I think the development of food in New Mexico depended a lot on what was available. Green chile and tomatoes were available only for about a month in the fall. When the Mormons came to New Mexico about 1880, canning with glass jars was not known. As many crops as available were stored in root cellars (potatoes, carrots, cabbage, onions). When they did learn to can vegetables, Mormons canned nearly everything. Mormons also had a lot of milk and cream and butter and eggs, and raised all kinds of vegetables, but these were not generally available to Spanish Americans and hardly ever seen with Diné people. Pork was very popular with Spanish Americans, but Diné people, from their Fort Sumner experience, did not like it. As I grew up, we cured our own bacon and hams using a sugar cure. Cans of this cure were available in every grocery store. Cowboys made a lot of their own jerky and parched corn to use while riding.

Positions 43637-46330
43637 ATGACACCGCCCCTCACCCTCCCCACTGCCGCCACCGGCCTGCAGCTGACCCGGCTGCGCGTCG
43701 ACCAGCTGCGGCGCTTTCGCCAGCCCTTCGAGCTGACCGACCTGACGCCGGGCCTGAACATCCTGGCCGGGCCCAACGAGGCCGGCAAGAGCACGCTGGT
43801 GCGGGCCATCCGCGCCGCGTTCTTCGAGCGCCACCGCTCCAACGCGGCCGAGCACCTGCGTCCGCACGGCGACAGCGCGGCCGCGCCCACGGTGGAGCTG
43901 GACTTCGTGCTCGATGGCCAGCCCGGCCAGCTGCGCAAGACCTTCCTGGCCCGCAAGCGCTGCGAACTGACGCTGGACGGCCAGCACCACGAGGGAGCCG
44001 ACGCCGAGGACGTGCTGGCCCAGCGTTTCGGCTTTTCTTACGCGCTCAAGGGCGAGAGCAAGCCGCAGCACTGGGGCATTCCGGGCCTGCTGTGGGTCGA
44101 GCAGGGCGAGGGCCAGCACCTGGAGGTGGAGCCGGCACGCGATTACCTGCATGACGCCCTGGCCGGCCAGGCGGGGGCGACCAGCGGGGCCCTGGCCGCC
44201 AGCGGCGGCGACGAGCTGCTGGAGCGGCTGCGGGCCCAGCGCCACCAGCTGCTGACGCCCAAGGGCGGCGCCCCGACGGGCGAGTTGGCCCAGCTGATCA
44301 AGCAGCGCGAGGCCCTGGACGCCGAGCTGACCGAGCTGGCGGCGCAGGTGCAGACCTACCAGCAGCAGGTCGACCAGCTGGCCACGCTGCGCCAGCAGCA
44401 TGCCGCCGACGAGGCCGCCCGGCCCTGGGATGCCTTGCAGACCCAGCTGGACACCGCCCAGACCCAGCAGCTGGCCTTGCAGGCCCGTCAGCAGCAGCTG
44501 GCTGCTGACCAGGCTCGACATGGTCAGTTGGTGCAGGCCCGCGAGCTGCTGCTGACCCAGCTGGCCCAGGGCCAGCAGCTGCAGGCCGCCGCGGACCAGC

Tamales came from the Aztecs and Mayans, and were very popular among Spanish Americans, but not eaten by the Diné people. They are very rich in lard.

Cattle ranchers lived on potatoes, beans and steak. Red chile and stews were common. We made a lot of sourdough biscuits but we couldn’t stand sourdough cold. We made our own butter, but bacon was had only by the slab. We had to slice our own off the slab. Our family had baking powder biscuits and gravy nearly every morning for breakfast, but Mormons had hot wheat cereal at every breakfast. Supper with them was frequently just milk and homemade bread.

I, too, had a Texas grandmother and we had a regular diet of collard greens, turnips, okra, grits, and, like you, always had black-eyed peas on New Year’s Day.

– Story from Gary Tietjen

If you have a story of regional New Mexican food and its history, send it to for the chance to be featured.
Gary TietjenÕs Story: Western New Mexican Food

Valerie Serna

1 2 3 193